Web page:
How did Charles E. Mitchell influence the panic and stock market crash of October 1929?
Ryanne Chitjian '08-'09

Charles E. Mitchell was an American banker during the 20’s. He had many jobs as assistants to presidents of various companies and even started his own investment house, CE Mitchell & Co., but his real impact on the American Economy came when he was President of the National City Company

National City Bank President Charles Mitchell After Acquittal (2)
Mitchell started out as the assistant to the president at the Western Electricity Company in Chicago in 1903. He then moved three years later to the president's assistant at The Trust Company of America in New York City. He stayed their until 1911 when he left to form his own investment house, C.E. Mitchell &Co. He ran his company until 1916 when he helped to reorganize the National City Company of America and later became the president. It was in this position, as the president of the National City Company, that he had his greatest influence. He later became head of the company in 1929, but had to step down in 1933 when he was exposed for income tax evasions, illegal stock transactions and speculating in his own bank's securities. Mitchell's role in the stock market crash came during his time at the National City Bank Company, and his influence is controversial.

National City Bank in New York City (1)
Some people believed that Mitchell had a positive impact on the panic of 1929. Mitchell was considered the only hope for America to avoid the stock market crash. They believed that he did his best to try to keep it for falling, but it was too much. Earlier in the year, Mitchell Had saved the stock market after a mini crash of March 25th. The United States Government saw the fall and told all of its banks to withhold all loans to finance securities. A few days later, Mitchell announced that his bank would loan up to $25 million in call money. This announcement reassured the public, and the panic stopped. When the market started to fall again in October, Mitchell tried to do the same thing and other bankers followed his lead, but they were unable to save the market. Some people saw Mitchell as a hero rather than a villain and that his bold step in March against the US government saved the economy from crashing then and that it just was not enough to hold up the market later that year in October.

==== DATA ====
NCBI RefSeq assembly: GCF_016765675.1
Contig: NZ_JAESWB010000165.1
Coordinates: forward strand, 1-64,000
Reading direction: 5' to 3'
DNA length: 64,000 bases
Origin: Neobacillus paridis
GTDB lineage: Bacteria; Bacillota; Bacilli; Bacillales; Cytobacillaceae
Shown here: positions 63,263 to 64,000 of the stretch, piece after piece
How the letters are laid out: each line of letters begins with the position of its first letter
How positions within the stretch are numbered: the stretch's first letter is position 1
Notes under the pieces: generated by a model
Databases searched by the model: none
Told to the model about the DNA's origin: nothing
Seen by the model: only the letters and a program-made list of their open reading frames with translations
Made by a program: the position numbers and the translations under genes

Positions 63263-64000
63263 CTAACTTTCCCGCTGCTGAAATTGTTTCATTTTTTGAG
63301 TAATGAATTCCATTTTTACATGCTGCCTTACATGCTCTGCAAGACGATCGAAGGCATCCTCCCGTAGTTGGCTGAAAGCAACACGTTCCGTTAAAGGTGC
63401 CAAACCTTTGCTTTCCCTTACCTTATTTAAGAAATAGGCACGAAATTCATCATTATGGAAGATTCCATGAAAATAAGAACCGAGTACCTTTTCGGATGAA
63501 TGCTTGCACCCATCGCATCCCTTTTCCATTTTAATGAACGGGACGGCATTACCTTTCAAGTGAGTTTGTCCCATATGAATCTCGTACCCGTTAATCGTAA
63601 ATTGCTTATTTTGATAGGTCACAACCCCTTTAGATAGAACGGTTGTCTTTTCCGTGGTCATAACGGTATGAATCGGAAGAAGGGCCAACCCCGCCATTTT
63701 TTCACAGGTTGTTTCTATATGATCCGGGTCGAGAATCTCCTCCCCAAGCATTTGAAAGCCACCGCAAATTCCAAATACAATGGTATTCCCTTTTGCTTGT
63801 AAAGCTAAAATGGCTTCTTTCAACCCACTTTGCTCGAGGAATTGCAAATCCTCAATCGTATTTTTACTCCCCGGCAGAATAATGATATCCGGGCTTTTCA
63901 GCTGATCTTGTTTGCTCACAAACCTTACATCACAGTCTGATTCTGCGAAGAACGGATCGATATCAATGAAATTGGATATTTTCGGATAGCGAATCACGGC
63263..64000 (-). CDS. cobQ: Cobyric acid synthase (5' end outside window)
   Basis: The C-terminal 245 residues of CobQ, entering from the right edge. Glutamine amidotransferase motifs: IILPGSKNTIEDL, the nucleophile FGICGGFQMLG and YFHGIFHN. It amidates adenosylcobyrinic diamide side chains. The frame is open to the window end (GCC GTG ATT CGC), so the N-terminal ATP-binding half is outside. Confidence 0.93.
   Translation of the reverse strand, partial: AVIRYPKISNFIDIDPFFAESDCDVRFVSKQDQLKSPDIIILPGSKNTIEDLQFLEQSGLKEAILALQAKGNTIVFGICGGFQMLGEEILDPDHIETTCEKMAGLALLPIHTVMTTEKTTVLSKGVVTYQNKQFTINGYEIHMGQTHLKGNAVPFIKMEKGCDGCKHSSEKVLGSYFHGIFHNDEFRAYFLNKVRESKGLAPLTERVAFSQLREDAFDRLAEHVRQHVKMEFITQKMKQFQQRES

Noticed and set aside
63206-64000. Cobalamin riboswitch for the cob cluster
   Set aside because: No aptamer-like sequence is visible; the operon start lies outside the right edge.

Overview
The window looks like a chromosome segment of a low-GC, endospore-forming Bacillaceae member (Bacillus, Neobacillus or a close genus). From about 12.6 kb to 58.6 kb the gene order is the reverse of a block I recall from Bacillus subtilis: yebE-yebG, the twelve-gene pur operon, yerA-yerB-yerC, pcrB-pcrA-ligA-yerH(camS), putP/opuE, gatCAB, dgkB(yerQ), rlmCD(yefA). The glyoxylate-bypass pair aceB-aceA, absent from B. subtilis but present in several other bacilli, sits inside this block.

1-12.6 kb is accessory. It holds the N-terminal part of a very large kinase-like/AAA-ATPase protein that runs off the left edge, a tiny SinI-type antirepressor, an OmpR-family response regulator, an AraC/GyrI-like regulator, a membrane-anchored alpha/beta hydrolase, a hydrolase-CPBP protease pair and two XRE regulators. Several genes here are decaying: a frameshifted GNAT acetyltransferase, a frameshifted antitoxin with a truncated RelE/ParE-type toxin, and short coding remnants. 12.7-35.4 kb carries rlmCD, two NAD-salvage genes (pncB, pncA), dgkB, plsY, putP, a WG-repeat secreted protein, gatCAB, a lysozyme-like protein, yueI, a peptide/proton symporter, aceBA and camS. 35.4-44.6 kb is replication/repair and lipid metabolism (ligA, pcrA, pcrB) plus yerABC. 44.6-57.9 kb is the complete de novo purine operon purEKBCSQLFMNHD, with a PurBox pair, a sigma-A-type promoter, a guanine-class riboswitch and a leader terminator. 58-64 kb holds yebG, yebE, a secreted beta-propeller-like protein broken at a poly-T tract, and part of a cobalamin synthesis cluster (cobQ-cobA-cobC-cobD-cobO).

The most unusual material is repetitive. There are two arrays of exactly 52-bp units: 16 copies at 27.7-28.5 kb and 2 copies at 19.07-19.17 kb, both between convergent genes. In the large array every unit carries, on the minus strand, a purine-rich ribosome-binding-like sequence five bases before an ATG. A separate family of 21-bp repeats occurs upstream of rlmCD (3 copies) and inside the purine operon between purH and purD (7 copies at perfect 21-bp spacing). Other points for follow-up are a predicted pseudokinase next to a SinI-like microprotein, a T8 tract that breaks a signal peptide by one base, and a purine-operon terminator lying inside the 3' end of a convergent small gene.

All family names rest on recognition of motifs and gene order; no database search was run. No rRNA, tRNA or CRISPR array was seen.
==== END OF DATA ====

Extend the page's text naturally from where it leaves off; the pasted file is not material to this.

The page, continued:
The Rise and Fall of the Dow Jones Industria Average 1927-1933 (3)
Others believe that the Stock Market crash was all Mitchell’s fault. Now of course the whole crash was not the effect of one person’s action, but the actions of Mitchell and others like him caused the great crash. Mitchell was said to have made illegal transactions on the stock market and even speculating in his own bank’s securities. On top of his illegal dealings just in the stock market, he also was caught for tax evasions, and finally had to step down from his position, at that point as chairman of the National City Company. To these people, Mitchell's disregard for the national government's order not to lend money in the mini crash of March 35 1929 was a heroic action to save the American economy, but a selfish action to save his own money and his own business since all would be lost if the stock market crashed. Because he was a banker, his bank not only had made many loans to people so that they would invest in stock, it had also taken money that people had saved in the bank and invested it in the stock market to make extra money. Also, Mitchell had money in the stock market and if it crashed, all that money would be lost. The people who thought it was Mitchell’s fault saw him as a wealthy, upper class man that was just using the general public and big businesses to better himself. He was a selfish man who cared nothing about the American people as a whole, but only the hard cash that was in his pockets that made him rich.

"Charles E. Mitchell." Encyclopædia Britannica. 2009. Encyclopædia Britannica Online. 25 May. 2009 <>.
"Charles E. Mitchell." Wikipedia, The Free Encyclopedia. 25 May 2009. <>. "Call Money." Dictionary.Com. 25 May 2009. <>.
Bierman, Herold. “Chapter 8: The Accused.” The cause of the 1929 stock market crash. 25 May 2009. <,M1>.
Galbraith, Kenneth. "Something Should Be Done?" The Great Crash, 1929. 25 May 2009. <,M1>.

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